MILWAUKEE -- Just like that, Miller Park went dark. The best Brewers season in a generation was over.

The Brewers were bounced from their first postseason series in 26 years on Sunday, bowing to the Phillies in Game 4 of the National League Division Series, 6-2. Jimmy Rollins led off the game with a home run, Pat Burrell hit a pair and Jayson Werth also homered to send the Phillies over the Brewers and into the NL Championship Series.

Philadelphia won the best-of-five NLDS, 3-1. But first baseman Prince Fielder, whose seventh-inning home run put the Brewers on the board and was their only homer in four postseason games, did not need the passage of time to view Milwaukee's season as a success.

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"I view this as a success now, especially from what we went through to get here," Fielder said. "There's a lot of teams wishing they could have lost right now instead of being at home watching it. Whenever you get to a situation like this, you can never be upset about it."

The Brewers were eliminated a day after the NL Central-rival Cubs were swept by the Dodgers in the other NLDS. The Phillies will host the Dodgers in Game 1 of the NLCS on Thursday in Philadelphia.

Postseason veteran Jeff Suppan (0-1) struggled through all three innings he pitched, surrendering three of the Phillies' four home runs and leaving the Brewers in a 5-0 hole before they batted in the bottom of the third.

Technically, they were not out of the game. Realistically, they were never exactly in it.

"It's hard, man, because that's definitely not a position you want to be in," said Brewers left fielder Ryan Braun, who drove in a late run with a single. "It takes away your aggressiveness. ... Overall, we just didn't swing the bats well enough in the entire series. Give credit to [the Phillies]. They were better than us."

Said J.J. Hardy, who led the Brewers with a .429 postseason batting average: "We still felt like we were in the ballgame. We never gave up. We just couldn't do it."

Phillies starter Joe Blanton (1-0) blanked the Brewers on three hits through the first six innings before Fielder snapped an 0-for-12 start to his postseason career with a homer leading off the seventh. Braun singled home the team's other run in the eighth, but by then the Brewers were in a deep hole.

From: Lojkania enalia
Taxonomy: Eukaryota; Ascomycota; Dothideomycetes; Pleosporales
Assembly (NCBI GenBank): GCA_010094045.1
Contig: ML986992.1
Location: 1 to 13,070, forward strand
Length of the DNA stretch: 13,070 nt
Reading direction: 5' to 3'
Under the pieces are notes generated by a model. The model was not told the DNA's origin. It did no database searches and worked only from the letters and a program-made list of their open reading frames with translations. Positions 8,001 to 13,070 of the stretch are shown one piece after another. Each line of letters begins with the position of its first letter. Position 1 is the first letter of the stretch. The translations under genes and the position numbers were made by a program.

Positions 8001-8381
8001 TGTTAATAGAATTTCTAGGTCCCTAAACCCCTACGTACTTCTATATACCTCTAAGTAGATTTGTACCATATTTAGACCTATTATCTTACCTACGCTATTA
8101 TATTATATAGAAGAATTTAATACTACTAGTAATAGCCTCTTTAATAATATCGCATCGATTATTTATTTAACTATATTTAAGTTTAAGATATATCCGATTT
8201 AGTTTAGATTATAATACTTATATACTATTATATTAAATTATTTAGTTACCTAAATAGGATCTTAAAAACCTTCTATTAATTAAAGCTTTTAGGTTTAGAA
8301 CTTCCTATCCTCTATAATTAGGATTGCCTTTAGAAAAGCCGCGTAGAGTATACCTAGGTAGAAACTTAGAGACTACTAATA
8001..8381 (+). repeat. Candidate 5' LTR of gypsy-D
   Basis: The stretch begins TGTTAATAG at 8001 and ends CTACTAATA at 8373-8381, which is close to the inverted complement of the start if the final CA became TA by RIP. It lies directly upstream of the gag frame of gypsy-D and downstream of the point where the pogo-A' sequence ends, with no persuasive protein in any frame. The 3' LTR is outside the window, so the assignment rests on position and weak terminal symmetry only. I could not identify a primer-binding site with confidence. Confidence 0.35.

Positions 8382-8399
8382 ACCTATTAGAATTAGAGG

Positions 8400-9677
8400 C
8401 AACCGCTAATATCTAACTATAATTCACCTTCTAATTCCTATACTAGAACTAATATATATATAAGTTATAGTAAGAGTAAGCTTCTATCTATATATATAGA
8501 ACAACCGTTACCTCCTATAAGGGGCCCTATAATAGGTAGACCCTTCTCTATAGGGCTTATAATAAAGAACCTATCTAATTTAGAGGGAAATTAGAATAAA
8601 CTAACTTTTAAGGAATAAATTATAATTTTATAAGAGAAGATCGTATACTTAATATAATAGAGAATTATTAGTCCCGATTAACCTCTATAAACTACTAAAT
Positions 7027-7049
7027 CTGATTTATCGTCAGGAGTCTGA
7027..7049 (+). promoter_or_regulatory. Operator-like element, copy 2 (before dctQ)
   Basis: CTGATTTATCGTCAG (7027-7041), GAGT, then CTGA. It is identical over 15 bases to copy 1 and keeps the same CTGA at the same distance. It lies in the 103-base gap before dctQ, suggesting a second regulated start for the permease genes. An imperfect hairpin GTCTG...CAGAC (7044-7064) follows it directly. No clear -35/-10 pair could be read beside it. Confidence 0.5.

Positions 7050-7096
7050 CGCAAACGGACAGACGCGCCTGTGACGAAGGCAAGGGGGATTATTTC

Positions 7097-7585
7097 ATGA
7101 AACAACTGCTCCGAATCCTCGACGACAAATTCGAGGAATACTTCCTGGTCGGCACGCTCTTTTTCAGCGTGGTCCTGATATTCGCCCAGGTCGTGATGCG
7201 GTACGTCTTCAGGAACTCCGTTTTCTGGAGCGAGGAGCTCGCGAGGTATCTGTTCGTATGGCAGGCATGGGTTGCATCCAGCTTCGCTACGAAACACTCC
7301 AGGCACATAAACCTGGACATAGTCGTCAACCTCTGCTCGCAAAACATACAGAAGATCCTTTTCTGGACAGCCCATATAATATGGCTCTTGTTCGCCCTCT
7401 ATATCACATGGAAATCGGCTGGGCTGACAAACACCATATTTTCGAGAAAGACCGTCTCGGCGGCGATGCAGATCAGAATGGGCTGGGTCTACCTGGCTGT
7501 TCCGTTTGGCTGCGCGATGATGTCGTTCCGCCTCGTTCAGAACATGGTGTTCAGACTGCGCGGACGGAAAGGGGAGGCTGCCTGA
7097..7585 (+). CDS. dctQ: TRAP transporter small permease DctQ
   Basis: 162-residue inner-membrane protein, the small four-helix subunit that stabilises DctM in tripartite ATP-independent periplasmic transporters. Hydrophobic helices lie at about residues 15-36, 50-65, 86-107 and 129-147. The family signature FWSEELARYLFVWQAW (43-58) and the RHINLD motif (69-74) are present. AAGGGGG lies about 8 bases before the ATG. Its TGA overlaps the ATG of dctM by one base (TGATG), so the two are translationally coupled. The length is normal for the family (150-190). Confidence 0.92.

Suppan, a right-hander with a reputation of postseason success, could not put away Phillies hitters. Rollins led off the game with a home run on a 3-2 pitch. Burrell hit a two-out, three-run homer in the third inning on a 2-2 pitch. Werth made it back-to-back homers.

NLDS 2-0 leads
Eighteen teams have been behind 2-0 in NLDS history; none have won. In 14 of those 18, the series ended in a three-game sweep.
SeasonWinnerLoserOutcome
2008PhilliesBrewers3-1
2008DodgersCubs3-0
2007D-backsCubs3-0
2007RockiesPhillies3-0
2006MetsDodgers3-0
2006CardinalsPadres3-1
2005CardinalsPadres3-0
2004CardinalsDodgers3-1
2002CardinalsD-backs3-0
2001BravesAstros3-0
2000CardinalsBraves3-0
1998BravesCubs3-0
1997MarlinsGiants3-0
1997BravesAstros3-0
1996BravesDodgers3-0
1996CardinalsPadres3-0
1995BravesRockies3-1
1995RedsDodgers3-0

Right-hander Yovani Gallardo relieved Suppan to start the fourth inning and delivered three shutout innings. He lost Game 1 of the series in Philadelphia, and might have been an option to start Game 4 had the Brewers decided to work him on short rest.

Instead, they tabbed Suppan. Brewers manager Dale Sveum said it was never up for debate.

"I don't think there was any question about him starting today," Sveum said.

The Brewers' exit was not for a lack of support from the stands. This time, the 43,934 fans at Miller Park were armed with ThunderStix, the noisy, balloon-like implements that filled the dome with a cacophony of sound as Suppan (0-1) took the mound.

With one swat, Rollins created total silence. His second career postseason leadoff home run gave the Phillies a 1-0 lead and set the tone for a difficult three innings for Suppan, who fooled few Phillies hitters while he surrendered five runs on six hits.

Suppan avoided further damage in the first inning and worked out of a first-and-third jam in the second, but then surrendered back-to-back two-out home runs to Burrell and Werth in the third. After an intentional walk to Ryan Howard left the Phillies with runners at first and second base, Burrell made Suppan pay, hitting an up-and-in 88-mph fastball for a three-run home run to left field.

Werth then belted a 1-and-1 breaking ball from Suppan for a 5-0 Phillies lead.

"That's not too much to come back from when it's the third inning and you have [seven] at-bats to come back," Sveum said. "Blanton, that's as good as I've ever seen him throw. We never got enough people on base to bop one. We scored a couple of runs here and there, but we never got the bases loaded to get back in the game."

Burrell hit his second home run of the game in the eighth inning, a shot that made it 6-1.

"Unfortunately, Burrell was our Achilles' tendon today," Sveum said.

The Brewers had hoped to force a Game 5 in Philadelphia, which would have featured two fabulous left-handers: CC Sabathia for Milwaukee against Phillies Game 1 starter Cole Hamels. Instead, Sabathia served as a pinch-hitter for Suppan in the bottom of the third inning and drew a huge ovation from the fans who watched Sabathia pitch the Brewers into the playoffs in the first place.

While the Phillies celebrated on the mound after winning the series, the fans delivered one last ovation for the Brewers' 90-win Wild Card season. There were no curtain calls, no jerseys thrown into the stands like the Brewers had done after past season finales. But players certainly took note of the support as they moved into the offseason.

"I just wish we could have given them a better last game," center fielder Mike Cameron said.